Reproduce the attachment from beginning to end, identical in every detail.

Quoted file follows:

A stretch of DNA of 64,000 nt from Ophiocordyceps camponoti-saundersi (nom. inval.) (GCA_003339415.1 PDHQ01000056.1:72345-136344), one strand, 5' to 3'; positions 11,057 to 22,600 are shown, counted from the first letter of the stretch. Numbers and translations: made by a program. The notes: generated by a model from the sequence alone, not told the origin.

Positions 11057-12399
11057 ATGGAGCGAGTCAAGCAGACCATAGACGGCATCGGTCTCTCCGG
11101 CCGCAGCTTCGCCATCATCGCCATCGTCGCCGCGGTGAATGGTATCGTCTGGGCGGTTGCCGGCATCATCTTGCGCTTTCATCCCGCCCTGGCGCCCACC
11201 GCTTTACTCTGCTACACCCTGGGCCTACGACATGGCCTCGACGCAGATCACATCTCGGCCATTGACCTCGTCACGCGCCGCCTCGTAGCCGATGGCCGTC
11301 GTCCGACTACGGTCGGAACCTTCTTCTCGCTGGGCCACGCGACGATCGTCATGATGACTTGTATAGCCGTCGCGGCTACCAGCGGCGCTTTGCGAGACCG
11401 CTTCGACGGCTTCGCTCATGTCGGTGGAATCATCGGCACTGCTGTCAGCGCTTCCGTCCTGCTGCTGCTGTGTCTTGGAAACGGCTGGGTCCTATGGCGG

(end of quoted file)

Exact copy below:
A stretch of DNA of 64,000 nt from Ophiocordyceps camponoti-saundersi (nom. inval.) (GCA_003339415.1 PDHQ01000056.1:72345-136344), one strand, 5' to 3'; positions 11,057 to 22,600 are shown, counted from the first letter of the stretch. Numbers and translations: made by a program. The notes: generated by a model from the sequence alone, not told the origin.

Positions 11057-12399
11057 ATGGAGCGAGTCAAGCAGACCATAGACGGCATCGGTCTCTCCGG
11101 CCGCAGCTTCGCCATCATCGCCATCGTCGCCGCGGTGAATGGTATCGTCTGGGCGGTTGCCGGCATCATCTTGCGCTTTCATCCCGCCCTGGCGCCCACC
11201 GCTTTACTCTGCTACACCCTGGGCCTACGACATGGCCTCGACGCAGATCACATCTCGGCCATTGACCTCGTCACGCGCCGCCTCGTAGCCGATGGCCGTC
11301 GTCCGACTACGGTCGGAACCTTCTTCTCGCTGGGCCACGCGACGATCGTCATGATGACTTGTATAGCCGTCGCGGCTACCAGCGGCGCTTTGCGAGACCG
11401 CTTCGACGGCTTCGCTCATGTCGGTGGAATCATCGGCACTGCTGTCAGCGCTTCCGTCCTGCTGCTGCTGTGTCTTGGAAACGGCTGGGTCCTATGGCGG